• Jun, 2021
  • 14-06-2021
  • Lordstown Motors CEO and CFO have resigned

    ... Amid shortselling investigation, but having more to do perhaps with the company saying they had 'substantial doubt' they could continue next year. Shares were down 10%.

     
  • Jun, 2021
  • 13-06-2021
  • Turkey has approved development of a new canal beside the Bosporus

    The Bosporus is Turkey's, but due to the 1936 Montreux Convention it can't allow non-Black Sea State navy ships to pass through, and it can't charge for the passage of civilian vessels during peacetime. The new Istanbul Canal would not have such restrictions.

    It is expected to be around 45km long, 21m deep, and 360-275m wide (top and bottom) and cost $15b. It will sit around 30km west of the Bosporus Straight, and will be spanned by 6 bridges, all high enough to clear the largest ships (which will cost another $1.4b).

    Currently, ships have to wait around 14 hours to enter the Black Sea due to congestion of the Bosporus. Estimates have it that revenue from the canal could amount to $8b per year eventually, if vessels decide to pay, which it is uncertain they will. Turkey will also be able to send dangerous cargo on a route further away from the city center.

    Istanbul citizens polled in 2020 opposed the project (80% opposed) due to environmental and other effects they will be faced with. It's also opposed by Russia which sees the potential ability of US and NATO warships to enter the Black Sea as a national security threat. 104 former Turkish naval officers also publicly opposed the project (the next day 10 were arrested).

      
  • Between 2019 and 2020, toy sales were up 16%, and figures appear to be up even more for the current year.

    Hasbro, as the biggest maker of board games, stood out because they saw a lift to their entire business, as did the makers of Lego.
  • Lots of talk about billionaires not paying taxes

    No one knows how the journalists at ProPublica got hold of tax records for several years for some of the richest Americans.

    Bezos, Musk, Soros, Buffet, etc., paid what appear to be small dollar figures in income tax for certain years (some years $0, some years around $70k were the most quoted figures, dating back to the year 2011). This is because they don't generally make income (particularly when you're talking about each year). Instead, they hold assets. Their largest asset is generally company stock, which is only taxed if it is sold (capital gains). Some years, they need to raise cash and so they take loans against their assets. This is not taxable.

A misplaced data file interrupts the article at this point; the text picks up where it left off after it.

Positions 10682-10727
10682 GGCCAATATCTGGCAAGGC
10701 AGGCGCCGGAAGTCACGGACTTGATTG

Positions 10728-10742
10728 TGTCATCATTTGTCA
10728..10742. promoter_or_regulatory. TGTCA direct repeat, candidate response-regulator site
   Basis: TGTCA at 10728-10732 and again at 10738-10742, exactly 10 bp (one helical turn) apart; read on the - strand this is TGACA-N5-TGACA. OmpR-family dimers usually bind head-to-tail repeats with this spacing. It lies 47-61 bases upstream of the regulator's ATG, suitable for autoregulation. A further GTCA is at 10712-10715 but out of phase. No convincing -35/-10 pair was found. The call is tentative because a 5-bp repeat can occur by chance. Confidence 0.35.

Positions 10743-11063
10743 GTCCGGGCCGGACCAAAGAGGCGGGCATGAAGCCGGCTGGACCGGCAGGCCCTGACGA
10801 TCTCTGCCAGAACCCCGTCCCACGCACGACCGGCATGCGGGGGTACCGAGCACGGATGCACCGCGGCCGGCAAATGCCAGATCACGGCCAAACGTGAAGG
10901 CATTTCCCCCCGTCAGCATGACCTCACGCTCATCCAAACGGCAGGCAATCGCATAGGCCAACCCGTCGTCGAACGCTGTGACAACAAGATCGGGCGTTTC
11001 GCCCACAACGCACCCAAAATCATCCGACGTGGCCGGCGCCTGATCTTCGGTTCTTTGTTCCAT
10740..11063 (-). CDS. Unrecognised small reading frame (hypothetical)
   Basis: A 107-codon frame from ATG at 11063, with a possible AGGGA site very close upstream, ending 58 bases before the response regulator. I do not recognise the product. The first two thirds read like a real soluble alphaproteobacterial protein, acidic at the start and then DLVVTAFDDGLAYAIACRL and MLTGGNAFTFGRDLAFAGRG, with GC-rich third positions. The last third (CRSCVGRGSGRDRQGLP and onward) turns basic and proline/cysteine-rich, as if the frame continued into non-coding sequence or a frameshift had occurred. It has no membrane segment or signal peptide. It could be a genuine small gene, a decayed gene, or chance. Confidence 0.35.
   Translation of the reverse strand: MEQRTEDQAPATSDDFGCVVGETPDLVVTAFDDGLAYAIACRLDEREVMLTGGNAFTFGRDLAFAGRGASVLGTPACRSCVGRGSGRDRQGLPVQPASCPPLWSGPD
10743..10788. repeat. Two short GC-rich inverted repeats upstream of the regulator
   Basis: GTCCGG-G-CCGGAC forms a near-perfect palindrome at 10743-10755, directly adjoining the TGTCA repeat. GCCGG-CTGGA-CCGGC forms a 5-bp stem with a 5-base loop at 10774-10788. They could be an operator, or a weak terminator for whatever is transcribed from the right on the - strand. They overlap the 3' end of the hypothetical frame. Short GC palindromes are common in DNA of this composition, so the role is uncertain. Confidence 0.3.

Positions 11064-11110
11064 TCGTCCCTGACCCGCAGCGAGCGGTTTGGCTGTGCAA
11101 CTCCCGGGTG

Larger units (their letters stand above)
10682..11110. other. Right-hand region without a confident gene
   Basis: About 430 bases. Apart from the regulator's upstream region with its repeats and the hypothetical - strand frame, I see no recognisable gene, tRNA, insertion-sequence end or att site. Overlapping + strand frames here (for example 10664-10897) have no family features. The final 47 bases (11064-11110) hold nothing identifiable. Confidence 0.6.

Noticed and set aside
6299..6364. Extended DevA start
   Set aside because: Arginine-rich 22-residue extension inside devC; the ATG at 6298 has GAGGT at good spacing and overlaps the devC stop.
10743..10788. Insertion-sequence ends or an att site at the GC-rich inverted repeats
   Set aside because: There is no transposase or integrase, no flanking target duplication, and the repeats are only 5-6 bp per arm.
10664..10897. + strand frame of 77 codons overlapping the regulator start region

• Jun, 2021
  • 12-06-2021
  • El Salvador adopts Bitcoin

    The country doesn't have their own currency and uses USD. This means they can't print money, and that can be an issue when you're a net importer like El Salvador is (they could run out of dollars without the ability to print).

    They also have high unemployment, and 70% of the population doesn't have a bank account, and many Salvadoreans receive money from relatives working in more prosperous countries (about 25% of Salvadoreans live outside the country, and the money they send accounts for 20% of El Salvador's GDP). Money transfers are always a challenge with conventional institutions, and can involve high fees for each transfer (sometimes as high as 10%, which is of course good for banks).

    The bill passed Congress (62 out of 84 votes) to make El Salvador first country to accept crypto as an official method of payment ('unrestricted legal tender') beside the USD.

     
  • May, 2021
  • 20-05-2021
  • Bitcoin drops 30%

    Basically all crypto dropped significantly, after months of increased speculative buying.

    Other factors in the drop: further talk of regulation, ESG (energy use) concerns regarding mining, and China cracking down on crypto.

    In somewhat related crypto news, Bitmix reportedly ceased operations, not long after the tentative conclusion of the DarkSide pipeline hack. Bitmix was a crypto money laundering service used by ransomware hackers.

    Musk tweeted a "diamond hands" image, signifying he wasn't selling.

    About a month later, Musk tweeted a more positive comment on energy concerns with crypto mining, causing Bitcoin to rise from around $35k to around 40k.



     
  • May, 2021
  • 08-05-2021
  • Corn, soy, wheat prices up

    The reasons include China buying more because the country is rebuilding its hog herd after major losses in 2019 and last winter (African Swine Fever); draught in Brazil and ongoing dry conditions in the U.S (two major suppliers); and traders trying to hedge inflationary risks.

    The robust Chinese demand is expected to continue for 2-4 years. Additionally, rising incomes in developing countries could keep food prices moving upward.

    There isn't much alternative (such as rice and wheat) to feeding livestock good grains (corn and soy beans) when a livestock economy is focused on maximizing gains and quality, as China's is.

    Offsetting factors to inflation in food prices have started to be seen in more elastic demand factors, such as Chinese animal protein demand, where indications are consumers are starting to pull back due to prices. Also, the supply side, if robust enough, could put downward pressure on prices. We'll see how robust U.S. production turns out to be this year in the June Acerage Report, as the U.S. is still planting this years crops.

    Rice prices aren't up in the same way because stocks have been built up over the past few years.


    USDA Acreage Reports
     

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